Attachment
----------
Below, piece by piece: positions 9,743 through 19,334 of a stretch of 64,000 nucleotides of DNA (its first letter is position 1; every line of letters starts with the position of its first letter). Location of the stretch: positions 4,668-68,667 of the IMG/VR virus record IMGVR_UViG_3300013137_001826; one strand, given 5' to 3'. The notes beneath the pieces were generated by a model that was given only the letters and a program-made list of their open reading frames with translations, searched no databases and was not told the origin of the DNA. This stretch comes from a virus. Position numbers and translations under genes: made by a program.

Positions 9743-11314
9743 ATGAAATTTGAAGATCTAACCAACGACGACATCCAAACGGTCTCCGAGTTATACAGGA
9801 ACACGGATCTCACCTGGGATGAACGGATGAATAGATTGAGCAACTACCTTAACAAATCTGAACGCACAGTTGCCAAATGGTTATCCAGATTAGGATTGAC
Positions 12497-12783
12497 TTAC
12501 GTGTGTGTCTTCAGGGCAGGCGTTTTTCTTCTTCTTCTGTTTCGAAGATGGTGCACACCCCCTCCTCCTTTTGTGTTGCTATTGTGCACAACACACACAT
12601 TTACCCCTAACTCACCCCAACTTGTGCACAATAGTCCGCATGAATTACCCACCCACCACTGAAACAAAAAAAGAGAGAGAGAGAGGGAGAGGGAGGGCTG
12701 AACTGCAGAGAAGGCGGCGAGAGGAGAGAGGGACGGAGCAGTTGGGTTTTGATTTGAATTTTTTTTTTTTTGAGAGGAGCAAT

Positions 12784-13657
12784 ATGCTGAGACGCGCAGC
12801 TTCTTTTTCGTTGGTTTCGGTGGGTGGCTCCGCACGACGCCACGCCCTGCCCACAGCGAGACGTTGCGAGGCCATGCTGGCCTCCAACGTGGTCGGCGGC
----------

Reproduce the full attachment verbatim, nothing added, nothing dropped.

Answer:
Below, piece by piece: positions 9,743 through 19,334 of a stretch of 64,000 nucleotides of DNA (its first letter is position 1; every line of letters starts with the position of its first letter). Location of the stretch: positions 4,668-68,667 of the IMG/VR virus record IMGVR_UViG_3300013137_001826; one strand, given 5' to 3'. The notes beneath the pieces were generated by a model that was given only the letters and a program-made list of their open reading frames with translations, searched no databases and was not told the origin of the DNA. This stretch comes from a virus. Position numbers and translations under genes: made by a program.

Positions 9743-11314
9743 ATGAAATTTGAAGATCTAACCAACGACGACATCCAAACGGTCTCCGAGTTATACAGGA
9801 ACACGGATCTCACCTGGGATGAACGGATGAATAGATTGAGCAACTACCTTAACAAATCTGAACGCACAGTTGCCAAATGGTTATCCAGATTAGGATTGAC
Positions 12497-12783
12497 TTAC
12501 GTGTGTGTCTTCAGGGCAGGCGTTTTTCTTCTTCTTCTGTTTCGAAGATGGTGCACACCCCCTCCTCCTTTTGTGTTGCTATTGTGCACAACACACACAT
12601 TTACCCCTAACTCACCCCAACTTGTGCACAATAGTCCGCATGAATTACCCACCCACCACTGAAACAAAAAAAGAGAGAGAGAGAGGGAGAGGGAGGGCTG
12701 AACTGCAGAGAAGGCGGCGAGAGGAGAGAGGGACGGAGCAGTTGGGTTTTGATTTGAATTTTTTTTTTTTTGAGAGGAGCAAT

Positions 12784-13657
12784 ATGCTGAGACGCGCAGC
12801 TTCTTTTTCGTTGGTTTCGGTGGGTGGCTCCGCACGACGCCACGCCCTGCCCACAGCGAGACGTTGCGAGGCCATGCTGGCCTCCAACGTGGTCGGCGGC